Dec–Feb: sweltering heat in the Outback.
Dec-March: heavy rains in northern Australia can flood roads.
Christmas summer holiday: resorts and transport busy.
Caribbean & Central America June–Nov: hurricanes (can usually be avoided if you stay flexible and monitor the news).
Central Asia Oct–June: the Karakoram Highway and the road between Srinagar and Leh (Kashmir to Ladakh) officially close.
Nov–March: north central Asia can be wickedly cold.
Mid-Dec to March: Himalayan trekking routes may get snowbound.
Europe and Russia Aug: summer crowds along the coasts.
Nov–Feb: northern and central Europe and Russia is cold and rainy and snow can disrupt travel, especially in the Alps.
Middle East June–Aug: the heat can get downright uncivilized, especially if the Med isn’t nearby for a cool swim. Keep an eye on the Jewish holiday calendar in Israel, as public transport and hotels can be swamped.
North America May–Aug: the central USA is prone to tornados (and high temps).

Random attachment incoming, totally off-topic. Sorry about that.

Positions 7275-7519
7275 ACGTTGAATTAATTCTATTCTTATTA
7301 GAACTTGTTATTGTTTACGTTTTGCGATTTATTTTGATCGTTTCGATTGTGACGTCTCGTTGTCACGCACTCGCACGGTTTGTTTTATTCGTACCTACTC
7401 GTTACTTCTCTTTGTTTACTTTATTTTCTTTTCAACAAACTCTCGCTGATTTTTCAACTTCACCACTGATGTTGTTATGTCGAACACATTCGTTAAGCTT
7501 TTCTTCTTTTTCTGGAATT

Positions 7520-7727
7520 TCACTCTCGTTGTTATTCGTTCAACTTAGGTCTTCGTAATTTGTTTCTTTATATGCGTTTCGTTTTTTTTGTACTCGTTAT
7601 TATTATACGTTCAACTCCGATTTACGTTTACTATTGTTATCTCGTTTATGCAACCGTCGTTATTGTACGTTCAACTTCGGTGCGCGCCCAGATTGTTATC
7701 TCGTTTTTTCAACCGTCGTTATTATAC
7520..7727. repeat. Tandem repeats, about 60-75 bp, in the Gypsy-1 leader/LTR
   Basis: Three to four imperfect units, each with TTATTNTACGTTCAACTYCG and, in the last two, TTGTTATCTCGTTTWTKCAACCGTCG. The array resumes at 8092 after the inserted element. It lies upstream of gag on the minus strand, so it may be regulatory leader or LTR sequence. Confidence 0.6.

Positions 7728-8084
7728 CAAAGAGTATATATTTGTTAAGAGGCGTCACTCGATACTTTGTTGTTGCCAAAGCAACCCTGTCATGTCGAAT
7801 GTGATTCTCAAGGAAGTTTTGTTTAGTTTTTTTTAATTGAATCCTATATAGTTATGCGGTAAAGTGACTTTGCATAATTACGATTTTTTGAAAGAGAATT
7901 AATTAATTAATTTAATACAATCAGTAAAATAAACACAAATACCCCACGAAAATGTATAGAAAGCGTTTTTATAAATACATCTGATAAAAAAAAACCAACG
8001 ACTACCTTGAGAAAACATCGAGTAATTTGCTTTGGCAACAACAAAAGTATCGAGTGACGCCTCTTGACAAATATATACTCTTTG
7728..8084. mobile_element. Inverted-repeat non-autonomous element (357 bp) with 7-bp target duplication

June–Sept: hurricanes can hit the southeast coast, but are easily avoided.
Dec–Feb: in mid- and northern USA, winter storms cause slow travel and severe cold can limit time possible outdoors.
South America Jan–April: Inca trail can get awfully wet, and closes completely for clean-up in February. The Galápagos Islands are hot and rainy, although the waters are warmer and gentler for divers and the seas can be a bit rougher in late summer when many visits.
Mid-Dec to Feb: Christmas holiday rush in Brazil, Venezuela, Argentina and Chile – coastal resorts and transport ills up.
South Pacific Jan: rains can get heavy in the southern islands.